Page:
Sunday, March 29, 2009


So Elisa totally got to this first, and how could she not? It’s might fine literary gossip. Everyone loves to see those creative types behaving badly.

[Small interpolation: I had to read an epithalamion by Georges Perec in a wedding recently, and was so fatigued by all the French words that I inadvertently substituted “pointy-headed philosophers” for “pointy-hatted philosophers,” so I guess I’m no better than anyone else in this regard.]

But I’m totally going to hitch my wagon to this gravy train (if you’ll forgive the mixed metaphor), since I drafted this before Ms. Gabbert’s excellent post. As previously linked by her, on Exoskeleton, Johannes Göransson has posted a debriefing on what he learned at Iowa (via Lime Tree). It’s kind of funny and kind of depressing at the same time:

Lots of people bantered around the phrase "post-language poet"--as I am a... This means that they--like Jorie--used some of the textures of langpo to recreate high modernism, elegance, high learning--as opposed to Marvin Bell's old-guard poetics of authenticity. [...] I remember a debate I got in because someone called something (not mine) "pornographic" because it wasn't complex; I said "but I like pornos."

[This reminded me of my introduction to grad school. The very first week I was there, I got a writing conference scholarship, which involved a reading. After I gave my reading, one of the third years in my program (whom I had never met before) came up to me and said, “Don’t you think it’s a little weird for you to be writing about a teenage girl?” A rhetorical question if I’ve ever heard one.]

In my view, Göransson is extraordinarily open and even-handed in his “bullet points.” He names names and isn’t coy at all about the class politics--the least favorite and most uncomfortable subject even for most of the “revolutionaries” among us. But in the end, the conclusion he comes to is that whether or not he respected, liked, or despised his colleagues, people there thought about poetry all the time, and it was clear that they felt it was the most important thing. I would say that my graduate school experience was no less full of camps, palace coups, thefts, intrigues, betrayals, ideological attacks, and absurdities, but that this pervasive “pathological excitement” about verse made it all worth it.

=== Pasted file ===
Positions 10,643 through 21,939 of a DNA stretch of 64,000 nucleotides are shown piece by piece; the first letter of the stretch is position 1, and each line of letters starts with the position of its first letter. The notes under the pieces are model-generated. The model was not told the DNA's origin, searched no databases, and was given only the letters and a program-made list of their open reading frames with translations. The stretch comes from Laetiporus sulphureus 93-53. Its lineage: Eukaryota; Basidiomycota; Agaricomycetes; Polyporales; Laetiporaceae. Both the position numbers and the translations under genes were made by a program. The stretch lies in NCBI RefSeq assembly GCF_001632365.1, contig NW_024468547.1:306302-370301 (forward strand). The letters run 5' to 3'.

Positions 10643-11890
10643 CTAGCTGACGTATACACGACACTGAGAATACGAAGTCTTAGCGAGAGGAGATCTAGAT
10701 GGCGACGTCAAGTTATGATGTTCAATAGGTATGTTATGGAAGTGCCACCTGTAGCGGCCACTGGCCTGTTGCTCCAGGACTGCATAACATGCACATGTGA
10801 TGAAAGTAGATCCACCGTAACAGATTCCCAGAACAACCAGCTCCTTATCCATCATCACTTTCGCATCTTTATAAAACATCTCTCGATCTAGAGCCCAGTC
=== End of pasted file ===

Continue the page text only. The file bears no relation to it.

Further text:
I think writers would be comforted by the thought of a world in which poetry is a matter of dire public concern, and the question of whether or not Milton could have written Shakespeare’s plays is as scandalous as Lindsay Lohan’s choice of companions.

And now… because I’m not a total dittohead... some Whitman.

I confess that I’ve always had a hard time with his bellowing to the cheap seats, making sure that everybody knew who he was and that he was everybody. To quote Lynn Emanuel’s “Walt, I Salute You!”:

...inside, like you, I am in my hydroelectric mode.
The infinite and abstract current of my description
launches itself at the weakling grass. Walt, everything I see I am!

...Walt! You have me by the throat!
Everywhere I turn you rise up insurmountable and near.

He generally kind of makes me feel like a sock puppet, with his oratory and his wish to deposit many many podlings inside of us. I don’t think there’s ever been a more presumptuous use of the plural “I” in literature. Sure, his long lines and his train engine stamina for stanzas was and is impressive, and my undergrad poetry professor once spent half an hour demonstrating a brilliant metrical inversion in one of his lines, but I tend to bristle around poets who are anxious about community and solve this by appropriating every sentiment (or scrap of power) in sight.

That being said, I must admit that Richard Tayson’s piece in The Virginia Quarterly Review made me appreciate the kind of, er, speakerhood problems he was facing as a gay poet (NPR podcast here ).

I guess it never occurred to me to think of Whitman’s communal invocation/necromancy as a sort of cousin of camp. Instead of taking gender and distorting it by magnifying its traits, one could argue that Whitman’s mystical megaphone stole public speech in much the same manner. As Tayson points out, he did censor himself by muting less coy references to his love for men, but even the flourishes that remain can be viewed as a clever example of seizing the means of production, as it were, in order to insert one’s own emendations. And you’d have to go all the way in order to provide enough cover for one’s, uh, lyrical proclivities. Even constructing a towering messianic consciousness in verse wasn’t enough to protect him from the criticism, as Tayson points out:

His work was called “a mass of stupid filth” (New York Criterion, November 10, 1855); “indecent” (Oliver Wendell Holmes, Atlantic Monthly, September 1890); “uncouth,” “grotesque,” and “reckless” (Charles A. Dana, Tribune 1894); “intolerable” and “disgusting” (critic Charles Eliot Norton, 1913); and “trashy, profane, and obscene” (J. P. Lesley, a geologist who apparently liked poetry). “It’s as if the beasts spoke,” Thoreau famously quipped. Emily Dickinson, also famously, indicated that though she’d never read his book and of course had never met him, she “was told he was disgraceful,” a phrase that would resonate with Willa Cather’s stance that Whitman was a “dirty old man.” Booksellers withdrew Whitman’s vanity-published 1855 Leaves from their stocks, and libraries, most famously Harvard, kept the book under lock and key, even unto Whitman’s death.

It always pleases me to find an extra facet of subversion hidden here and there in poems and writers.

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